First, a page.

Diverticular disease in Singapore

Diverticular disease is common in the west but rare in the east (Painter and Burkitt, 1969). The importance of high fibre has been discussed and is considered important in helping to prevent this condition. In the consumption of a low-fibre diet, not only is there the risk of developing diverticular disease, but there is also the possibility of a low-fibre diet being the precursor to appendicitis and colorectal cancer.

Appendicitis and colorectal cancer are common in Singapore and colorectal cancer is rising to become the main malignant neoplasm in the twenty-first century. Early studies in Singapore show that clinically diagnosed diverticular disease is relatively rare (Kyle et al., 1967).

Before 1986, 1014 consecutive large bowels from people aged 14 and over were examined postmortem. The whole of the bowel from anus to caecum was opened and cleaned and examined for diverticula. All positive cases were confirmed histologically. Ethnic grouping of the patients was into the three main areas of Chinese, Indian and Malay. It was noted that Chinese men had a larger proportion of diverticular disease (24%) than Malay (11.7%) or Indian (14.3%) men (Lee, 1986).

Right-sided diverticulosis was seen as the predominant pattern in all the postmortem age groups and was particularly prevalent before 40 years of age. This contrasts with findings in a western population of diverticulosis occurring predominantly on the left-side colon in the sigmoid area (Lee, 1986).

Further radiological investigation, done by Chia et al. (1991) using barium enemas as diagnosis, reviewed 524 studies. This study produced a 20% prevalence rate that is equal to western countries such as Sweden and the USA, and is higher than nearby Asian communities such as Thailand, Korea and Hong Kong. Again in Singapore, using a radiological medium, the feature of right-sided diverticulosis was demonstrated.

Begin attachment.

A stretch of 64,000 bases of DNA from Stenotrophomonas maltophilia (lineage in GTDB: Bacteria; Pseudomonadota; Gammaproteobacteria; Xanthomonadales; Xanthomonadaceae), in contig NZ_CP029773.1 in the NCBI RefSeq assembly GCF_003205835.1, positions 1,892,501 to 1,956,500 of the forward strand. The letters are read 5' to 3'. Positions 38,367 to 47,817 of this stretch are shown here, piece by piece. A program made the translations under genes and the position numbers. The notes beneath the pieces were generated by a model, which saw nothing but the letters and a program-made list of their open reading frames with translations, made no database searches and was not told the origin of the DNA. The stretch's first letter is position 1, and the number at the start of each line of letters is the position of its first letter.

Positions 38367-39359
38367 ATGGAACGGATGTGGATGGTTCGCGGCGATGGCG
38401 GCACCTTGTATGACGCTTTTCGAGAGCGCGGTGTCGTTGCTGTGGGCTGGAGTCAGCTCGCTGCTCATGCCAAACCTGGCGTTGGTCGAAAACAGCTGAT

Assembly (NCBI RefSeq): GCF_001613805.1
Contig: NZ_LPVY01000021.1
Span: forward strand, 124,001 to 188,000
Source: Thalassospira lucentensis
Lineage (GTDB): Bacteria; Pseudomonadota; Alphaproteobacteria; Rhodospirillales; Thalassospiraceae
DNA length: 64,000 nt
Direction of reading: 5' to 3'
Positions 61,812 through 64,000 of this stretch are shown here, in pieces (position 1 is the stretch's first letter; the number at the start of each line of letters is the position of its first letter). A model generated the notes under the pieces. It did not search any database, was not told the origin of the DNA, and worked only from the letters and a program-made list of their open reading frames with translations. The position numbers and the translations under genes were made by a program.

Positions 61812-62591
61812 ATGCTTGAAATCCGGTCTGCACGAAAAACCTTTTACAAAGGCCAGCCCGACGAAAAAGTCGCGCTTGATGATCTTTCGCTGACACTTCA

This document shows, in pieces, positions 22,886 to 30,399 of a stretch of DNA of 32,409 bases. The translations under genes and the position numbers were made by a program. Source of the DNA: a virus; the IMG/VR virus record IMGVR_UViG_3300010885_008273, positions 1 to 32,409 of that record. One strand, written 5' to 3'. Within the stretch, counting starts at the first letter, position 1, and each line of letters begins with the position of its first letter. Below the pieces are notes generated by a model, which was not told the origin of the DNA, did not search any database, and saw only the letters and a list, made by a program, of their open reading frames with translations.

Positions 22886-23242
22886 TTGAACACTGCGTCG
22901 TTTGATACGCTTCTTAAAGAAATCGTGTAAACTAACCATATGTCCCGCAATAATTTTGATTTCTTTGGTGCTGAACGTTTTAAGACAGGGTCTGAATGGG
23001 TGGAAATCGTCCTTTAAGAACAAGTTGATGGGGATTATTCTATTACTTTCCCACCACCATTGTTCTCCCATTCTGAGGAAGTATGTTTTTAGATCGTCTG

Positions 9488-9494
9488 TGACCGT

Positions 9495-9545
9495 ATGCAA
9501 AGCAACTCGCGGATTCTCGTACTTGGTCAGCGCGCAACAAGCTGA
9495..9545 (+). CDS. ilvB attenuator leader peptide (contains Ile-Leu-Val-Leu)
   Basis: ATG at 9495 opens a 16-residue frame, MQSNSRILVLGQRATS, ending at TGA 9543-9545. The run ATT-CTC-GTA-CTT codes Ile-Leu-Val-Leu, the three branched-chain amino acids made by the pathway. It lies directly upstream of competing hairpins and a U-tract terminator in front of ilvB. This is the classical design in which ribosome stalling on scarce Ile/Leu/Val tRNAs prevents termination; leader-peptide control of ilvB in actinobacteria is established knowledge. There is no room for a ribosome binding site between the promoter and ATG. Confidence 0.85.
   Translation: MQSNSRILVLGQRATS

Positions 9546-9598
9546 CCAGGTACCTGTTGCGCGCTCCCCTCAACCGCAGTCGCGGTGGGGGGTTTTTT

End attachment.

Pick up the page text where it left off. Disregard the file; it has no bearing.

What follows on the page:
Studies from developing countries show that diverticular disease is uncommon and some communities will show a different anatomical variation as seen here. However, as a community becomes more developed and adopts a diet low in fibre, and high in saturated fat and meat, diverticular disease will be seen more often (Ellis, 1970; Painter and Burkitt, 1971). Over the last 20 years Singapore has progressed economically from being a developing country to the second richest in Asia and the twentieth in the whole world. With this has come the adoption of a low-fibre, refined diet as seen in the western world.

Chia et al. (1991), Vajrabukka et al. (1980) and Lee (1986) suggest that their data show that a predominantly Oriental population appear to develop right-sided diverticular disease, whereas a European population develop left-sided diverticulosis. Therefore, the anatomical site for diverticular disease is racial and genetic, although the prevalence is environmental and related to diet and low fibre. (See Table 9.1.)

Table 9.1 Diverticular disease in the Far East


Singapore Lee (1986)


1014 66.3


Sugihara et al. (1984)

Barium 133

1839 68.6

Hong Kong Coode et al. (1985)

200 70.0


Vajrabukka et al. (1980) Barium

289 66.7


Munakata et al. (1982)

Barium 0.3

3239 70.0

Adapted from Chia et al. (1991).

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